How to Recognize Spoofed Emails

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We have all received fake emails from unknown email addresses or fake accounts. Nowadays, people who encounter such fake emails can detect and recognize them. Do you know what a spoofed email is? Email spoofing occurs when the sender’s account or domain name are formatted to make the email appear legitimate.

For example, a fake email may give the impression that it had been sent by someone known like a friend, family member, or even your boss.

For instance, let’s suppose your friend is Alex James and his email address is Alexjames@gmail.com. A quick way to ensure that Alex James is the sender of the email, is to check its header. The email header contains important details. You can check who sent the email, to whom, subject, date and time. You can use the email header to identify the sender.

So how to avoid getting spoofed emails and avoid becoming a victim?

Addressing email fraud requires a layered approach to security. Generally, the weakest users should have knowledge and best practices to help them understand how to detect email fraud and phishing attacks.

However, because users cannot identify every email spoofing attempt at all times, organizations need modern protection measures that enable users to automatically detect and report suspicious emails.

Scammers use email or text messages to trick you into providing personal information. They may try to steal your password, bank account or social security number. If they receive such information, they can access your email, bank or other account.

Scammers launch thousands of such phishing attacks every day, and they are usually successful. The Internet Crime Complaint Center of the Federal Bureau of Investigation (FBI) reported that people lose $57 million a year due to phishing attempts. Scammers usually update their strategies, but there are several signs that can help you spot phishing emails or text messages.

Differences between hacked and spoofed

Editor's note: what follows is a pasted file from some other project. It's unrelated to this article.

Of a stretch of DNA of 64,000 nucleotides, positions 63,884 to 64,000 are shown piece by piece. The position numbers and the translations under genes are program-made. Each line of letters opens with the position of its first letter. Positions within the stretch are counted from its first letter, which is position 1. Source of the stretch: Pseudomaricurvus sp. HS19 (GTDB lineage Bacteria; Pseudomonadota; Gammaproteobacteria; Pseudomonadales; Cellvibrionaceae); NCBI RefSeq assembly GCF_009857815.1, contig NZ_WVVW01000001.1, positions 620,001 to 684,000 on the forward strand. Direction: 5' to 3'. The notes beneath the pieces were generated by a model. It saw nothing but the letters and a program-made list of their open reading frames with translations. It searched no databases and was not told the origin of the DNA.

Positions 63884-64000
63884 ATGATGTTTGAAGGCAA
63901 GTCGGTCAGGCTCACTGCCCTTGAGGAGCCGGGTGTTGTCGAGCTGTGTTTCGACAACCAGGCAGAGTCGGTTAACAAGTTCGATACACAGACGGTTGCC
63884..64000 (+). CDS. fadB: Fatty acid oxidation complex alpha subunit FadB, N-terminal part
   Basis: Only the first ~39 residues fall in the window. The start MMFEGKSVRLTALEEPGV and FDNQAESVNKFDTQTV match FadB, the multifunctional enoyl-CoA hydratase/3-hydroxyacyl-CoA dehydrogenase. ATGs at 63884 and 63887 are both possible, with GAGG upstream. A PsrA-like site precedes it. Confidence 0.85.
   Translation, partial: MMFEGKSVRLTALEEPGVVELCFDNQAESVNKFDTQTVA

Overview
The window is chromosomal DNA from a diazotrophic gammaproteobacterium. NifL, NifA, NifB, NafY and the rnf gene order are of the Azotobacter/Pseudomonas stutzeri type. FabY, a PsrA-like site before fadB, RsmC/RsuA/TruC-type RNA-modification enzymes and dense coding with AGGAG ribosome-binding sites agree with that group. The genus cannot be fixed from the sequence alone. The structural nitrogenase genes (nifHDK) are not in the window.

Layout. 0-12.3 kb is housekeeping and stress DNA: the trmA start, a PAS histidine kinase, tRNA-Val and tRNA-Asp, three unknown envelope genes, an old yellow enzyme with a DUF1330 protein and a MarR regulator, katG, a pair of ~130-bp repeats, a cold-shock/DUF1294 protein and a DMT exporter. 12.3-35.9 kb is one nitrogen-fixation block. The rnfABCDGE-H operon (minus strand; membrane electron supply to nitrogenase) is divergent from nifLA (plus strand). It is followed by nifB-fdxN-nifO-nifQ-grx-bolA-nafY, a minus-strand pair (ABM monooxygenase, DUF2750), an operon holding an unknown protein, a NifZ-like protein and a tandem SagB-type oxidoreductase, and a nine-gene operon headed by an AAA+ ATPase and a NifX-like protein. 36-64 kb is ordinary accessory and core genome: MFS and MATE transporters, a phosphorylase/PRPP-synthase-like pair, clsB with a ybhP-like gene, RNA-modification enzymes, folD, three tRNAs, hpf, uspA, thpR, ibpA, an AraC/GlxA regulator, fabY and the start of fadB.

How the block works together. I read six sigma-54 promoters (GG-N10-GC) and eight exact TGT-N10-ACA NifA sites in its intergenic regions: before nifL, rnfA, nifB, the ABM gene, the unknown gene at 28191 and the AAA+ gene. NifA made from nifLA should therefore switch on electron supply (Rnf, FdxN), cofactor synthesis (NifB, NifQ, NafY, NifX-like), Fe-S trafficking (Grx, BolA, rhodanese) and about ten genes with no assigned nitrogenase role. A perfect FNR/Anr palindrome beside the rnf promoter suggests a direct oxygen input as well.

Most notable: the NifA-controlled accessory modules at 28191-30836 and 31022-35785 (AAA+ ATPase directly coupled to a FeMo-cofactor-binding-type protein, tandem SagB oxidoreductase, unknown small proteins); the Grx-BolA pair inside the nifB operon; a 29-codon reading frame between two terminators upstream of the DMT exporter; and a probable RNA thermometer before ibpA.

A compromised account means that someone else gains access to your account by obtaining a password. Spoofed email usually happens when the “From” field of a message is changed to reflect your address. This does not mean that other people can access your account. From the folder you sent, you can determine whether your account has been hacked or spoofed.

  • If you can’t find any strange emails in the “Sent Items” folder, your account may have been spoofed.
  • When you find an unsent email in the “Sent Items” folder, your account has been hacked.

Phishing emails and text messages can even come from companies you trust. They may look like card companies, banks, social networking sites, online payment sites or apps, or even online stores.

Following are 4 steps to protect yourself from spoofed emails:

· Use security software to protect your computer

Set your software to automatically update in response to new security threats.

· Protect your phone by installing automatic software updates

These updates provide critical protection against security threats.

· Protect your account with 2-factor authentication

Few website log panel provide additional security where you need at least two IDs to log in to your account. Acquire double-factor authentication for additional security.

· Protect your data with backups

Back up your data and make sure that these backups are not connected to the home-based network. You can copy files from your computer to a portable hard drive or cloud storage. At the same time back up your phone data.

Provide cyber awareness training for your employees to help them detect dangers

It’s no secret that your employees are usually your strengths and weaknesses when dealing with cybersecurity threats. A study explains that the 80% of global cybersecurity experts identified that they conducted scam email attacks in 2020.

This is why preparing your staff for cyberspace is so important. This kind of training is beneficial to all your employees, even the CEO should be included in the training. Regular training of employees can help them improve their knowledge and understand the real threats facing them and your business. Testing it with a phishing simulator will help you discover knowledge gaps and develop future training to meet these needs.

The best way to stop email scams is to install an effective anti-phishing solution that runs in the background and alerts you to suspicious emails via email notifications. You can reply or forward until the recipient is marked as safe. Before that, employees can open it to find the reason for the report.

No business is immune from data loss

Today, the risk of fraud and malicious email is much higher. People may lose financial security due to identity theft. After all, social security numbers, credit card information, medical records, bank account numbers, etc. can all use the organization’s database, causing billions of dollars in damage not only to the organization but also to the person whose information was stolen. Small businesses are often hit by malicious and spoofed emails. Big companies usually consider cybersecurity as one of the important campaigns and make sure to keep their information as safe as possible.